• Ethylene seems to act as a senescence factor in fruits, and its inhibition would have the effect of maintaining a fruit in a better state of natural resistance to fungal invasion.

  • Ozone added to food storage environments has a preservative effect on certain foods.

  • At levels of several parts per million, this has been tried with several foods and found to be effective against spoilage microorganisms.

  • It is a strong oxidizing agent; it should not be used on high lipid content foods, since it would cause an increase in rancidity.

  • Both CO2 ozone are effective in retarding the surface spoilage of beef quarters under long term storage.

5.Explain about contamination and spoilage of vegetables and fruits.

Introduction:

  • Spoiled food may be defined as food that has been damaged or injured so as to make it undesirable for human use.

  • Food spoilage may be caused by insect damage, physical injury of various kinds such as bruising and freezing, enzyme activity, or microorganisms.

  • It was estimated that 20 % of all fruits and vegetables harvested for human consumption are lost through microbial spoilage by one or more of 250-market diseases.

  • Vegetables and fruits are fresh, dry, frozen, fermented, pasteurized or canned.

Contamination:

  1. During harvesting => boxes, lugs, baskets, trucks, containers.

  2. Soil

  3. During transportation.

  4. Mechanical damage => processing / trimming

  5. Washing preliminary soaking distribute spoilage organisms.

    1. Re-circulated or reused water may add micro organisms (washing with detergent/ germicidal solution reduce number of micro organisms).

  • Storage containers / bins

  • Handling

  • Spray water and ice growth of psychographs

  • Equipment tables, blanches, press, filters, cloth, wooden surface.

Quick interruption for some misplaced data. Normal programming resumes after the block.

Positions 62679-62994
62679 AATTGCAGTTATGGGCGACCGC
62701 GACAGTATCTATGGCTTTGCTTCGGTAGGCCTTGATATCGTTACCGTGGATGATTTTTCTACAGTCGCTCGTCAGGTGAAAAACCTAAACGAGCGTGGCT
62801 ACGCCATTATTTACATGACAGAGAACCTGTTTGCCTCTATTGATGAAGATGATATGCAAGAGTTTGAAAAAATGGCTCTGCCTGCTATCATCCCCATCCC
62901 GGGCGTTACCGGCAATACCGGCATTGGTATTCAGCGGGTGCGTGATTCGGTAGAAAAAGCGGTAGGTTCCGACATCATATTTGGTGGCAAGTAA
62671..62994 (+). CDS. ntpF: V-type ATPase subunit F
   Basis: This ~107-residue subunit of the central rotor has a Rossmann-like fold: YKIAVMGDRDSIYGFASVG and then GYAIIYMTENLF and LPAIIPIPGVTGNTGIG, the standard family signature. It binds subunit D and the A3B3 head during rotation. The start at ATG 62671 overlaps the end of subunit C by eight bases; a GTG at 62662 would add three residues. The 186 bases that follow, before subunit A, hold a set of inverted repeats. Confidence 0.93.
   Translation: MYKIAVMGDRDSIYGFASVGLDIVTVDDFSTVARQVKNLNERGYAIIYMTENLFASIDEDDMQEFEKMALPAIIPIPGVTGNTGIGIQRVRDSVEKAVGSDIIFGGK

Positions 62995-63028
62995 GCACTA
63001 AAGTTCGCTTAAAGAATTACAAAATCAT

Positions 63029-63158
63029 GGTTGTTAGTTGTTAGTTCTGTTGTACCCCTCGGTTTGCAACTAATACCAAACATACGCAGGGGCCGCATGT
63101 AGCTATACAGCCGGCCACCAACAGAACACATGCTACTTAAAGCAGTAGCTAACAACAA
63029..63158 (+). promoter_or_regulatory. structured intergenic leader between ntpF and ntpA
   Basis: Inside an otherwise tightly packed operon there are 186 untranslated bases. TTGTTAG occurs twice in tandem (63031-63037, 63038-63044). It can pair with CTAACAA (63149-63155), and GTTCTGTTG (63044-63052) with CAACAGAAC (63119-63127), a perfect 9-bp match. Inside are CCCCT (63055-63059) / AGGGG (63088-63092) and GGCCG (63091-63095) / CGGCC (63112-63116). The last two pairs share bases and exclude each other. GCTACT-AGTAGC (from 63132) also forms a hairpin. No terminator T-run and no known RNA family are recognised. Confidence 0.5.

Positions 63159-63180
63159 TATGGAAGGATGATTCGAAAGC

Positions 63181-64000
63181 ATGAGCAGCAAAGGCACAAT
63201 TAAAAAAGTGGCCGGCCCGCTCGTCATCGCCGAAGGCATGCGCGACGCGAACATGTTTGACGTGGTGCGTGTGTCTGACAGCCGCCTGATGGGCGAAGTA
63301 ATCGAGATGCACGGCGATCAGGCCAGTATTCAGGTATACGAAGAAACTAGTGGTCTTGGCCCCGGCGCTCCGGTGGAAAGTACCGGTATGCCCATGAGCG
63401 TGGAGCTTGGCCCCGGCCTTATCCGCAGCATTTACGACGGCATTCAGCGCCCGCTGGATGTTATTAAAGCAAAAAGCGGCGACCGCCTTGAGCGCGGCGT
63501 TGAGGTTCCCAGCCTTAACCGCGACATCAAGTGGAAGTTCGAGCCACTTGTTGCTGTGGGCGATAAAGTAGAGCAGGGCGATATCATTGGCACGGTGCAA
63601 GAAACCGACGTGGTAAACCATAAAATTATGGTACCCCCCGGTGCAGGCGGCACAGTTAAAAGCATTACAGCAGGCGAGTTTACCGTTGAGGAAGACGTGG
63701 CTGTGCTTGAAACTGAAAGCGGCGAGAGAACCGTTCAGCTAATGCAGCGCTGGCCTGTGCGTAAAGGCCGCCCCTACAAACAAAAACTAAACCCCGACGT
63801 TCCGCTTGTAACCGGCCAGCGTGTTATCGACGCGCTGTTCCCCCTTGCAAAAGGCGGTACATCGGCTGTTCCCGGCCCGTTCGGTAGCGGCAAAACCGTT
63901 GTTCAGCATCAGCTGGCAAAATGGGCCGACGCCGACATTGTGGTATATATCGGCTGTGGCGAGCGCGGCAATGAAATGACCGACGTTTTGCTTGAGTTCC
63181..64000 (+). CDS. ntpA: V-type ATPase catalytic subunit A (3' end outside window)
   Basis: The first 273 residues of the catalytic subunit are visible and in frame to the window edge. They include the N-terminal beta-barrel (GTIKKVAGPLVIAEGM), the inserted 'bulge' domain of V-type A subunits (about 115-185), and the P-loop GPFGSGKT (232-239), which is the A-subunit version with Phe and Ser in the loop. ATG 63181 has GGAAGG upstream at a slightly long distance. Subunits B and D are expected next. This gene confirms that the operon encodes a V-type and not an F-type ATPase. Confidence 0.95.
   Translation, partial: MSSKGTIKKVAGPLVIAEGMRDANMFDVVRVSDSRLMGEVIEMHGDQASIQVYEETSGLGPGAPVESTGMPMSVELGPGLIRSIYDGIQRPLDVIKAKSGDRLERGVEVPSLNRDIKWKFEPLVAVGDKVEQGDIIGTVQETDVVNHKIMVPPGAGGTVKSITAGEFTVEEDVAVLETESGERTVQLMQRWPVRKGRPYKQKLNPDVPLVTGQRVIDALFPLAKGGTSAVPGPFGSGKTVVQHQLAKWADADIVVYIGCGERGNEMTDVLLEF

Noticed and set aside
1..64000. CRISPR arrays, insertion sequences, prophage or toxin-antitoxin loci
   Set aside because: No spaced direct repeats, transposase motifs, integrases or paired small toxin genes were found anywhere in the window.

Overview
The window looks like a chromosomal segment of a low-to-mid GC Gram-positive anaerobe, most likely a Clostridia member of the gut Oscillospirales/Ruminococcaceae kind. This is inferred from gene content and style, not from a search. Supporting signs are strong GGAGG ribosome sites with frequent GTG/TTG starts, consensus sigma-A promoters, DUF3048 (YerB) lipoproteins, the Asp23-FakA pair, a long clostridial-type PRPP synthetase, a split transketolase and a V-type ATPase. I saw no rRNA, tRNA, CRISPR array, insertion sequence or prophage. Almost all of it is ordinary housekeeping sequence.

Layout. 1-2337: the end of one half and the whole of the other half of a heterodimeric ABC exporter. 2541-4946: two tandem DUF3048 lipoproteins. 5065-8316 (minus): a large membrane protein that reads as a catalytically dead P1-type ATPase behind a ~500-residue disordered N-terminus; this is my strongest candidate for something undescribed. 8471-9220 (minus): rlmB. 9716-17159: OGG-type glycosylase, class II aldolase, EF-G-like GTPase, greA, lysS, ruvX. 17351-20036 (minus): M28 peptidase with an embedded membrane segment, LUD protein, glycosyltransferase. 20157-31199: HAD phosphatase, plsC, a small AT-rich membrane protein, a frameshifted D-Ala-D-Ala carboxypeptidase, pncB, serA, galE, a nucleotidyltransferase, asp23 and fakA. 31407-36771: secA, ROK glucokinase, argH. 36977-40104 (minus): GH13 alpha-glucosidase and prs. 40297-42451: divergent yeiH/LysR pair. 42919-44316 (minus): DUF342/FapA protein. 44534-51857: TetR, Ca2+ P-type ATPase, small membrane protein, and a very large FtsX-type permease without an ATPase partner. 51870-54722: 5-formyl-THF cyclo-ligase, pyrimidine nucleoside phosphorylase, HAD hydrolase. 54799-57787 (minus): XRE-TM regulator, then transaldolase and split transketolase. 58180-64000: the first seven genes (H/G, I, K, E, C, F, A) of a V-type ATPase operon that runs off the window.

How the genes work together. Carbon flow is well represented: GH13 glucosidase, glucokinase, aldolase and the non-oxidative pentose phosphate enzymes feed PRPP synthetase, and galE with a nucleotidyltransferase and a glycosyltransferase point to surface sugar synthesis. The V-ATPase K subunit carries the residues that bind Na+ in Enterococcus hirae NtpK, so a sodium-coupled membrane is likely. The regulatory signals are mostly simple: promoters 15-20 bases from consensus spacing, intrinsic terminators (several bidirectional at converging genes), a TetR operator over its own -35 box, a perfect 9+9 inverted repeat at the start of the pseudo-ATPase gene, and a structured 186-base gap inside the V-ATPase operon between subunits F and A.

General microbiological profile of harvested fruits and vegetables:

Vegetables: Fruits:


Molds

Bacteria

Fusarium, Alternaria, Aureobasidium, Penicillium, Sclerotinia, Botrytis, Rhizopus

Pseudomonas, Alcaligenes

Erwinia

Anthomonas

Micrococci

Bacillus

Lactic acid bacteria Corynebacterium.


Molds

Bacteria

Cladosporium Phoma Trichoderma

And above organisms.



Pseudomonas, Alcaligenes

Erwinia

Anthomonas

Micrococci

Bacillus

Lactic acid bacteria Corynebacterium


Some microorganisms involved in the spoilage of fresh vegetables.
Bacteria

Microorganisms

Vegetables

Symptom

Corynebacterium sepedonicum

Potato

Ring rot of tuber

Pseudomonas solanaceanum

Potato

Soft rot

Erwinia carotovora

Var.atroseptica

Potato

Soft rot

Streptomyces scabies

Potato

Scab

Xanthomonas campestris

Brassicas

Black rot

Fungi

Botrytis cinerea

Many

Grey mould

Botrytis allii

Onions

Neck rot

Mycocentrospora acerina

Carrots

Liquorice rot

Trichothecium roseum

Tomato

Cucurbits



Pink rot

Fusarium coeruleum

Potato

Dry rot

Aspergillus alliaceus

Onion

Garlic


Black rot

Preservation of vegetables:

  1. Asepsis sanitization of equipments.

  2. Removal of microbes washing chlorinated water, lye solution, and detergents.

  3. Blanching / trimming / blanching washing with hot water at 90-100c, inactivate food enzymes and surface sterilization).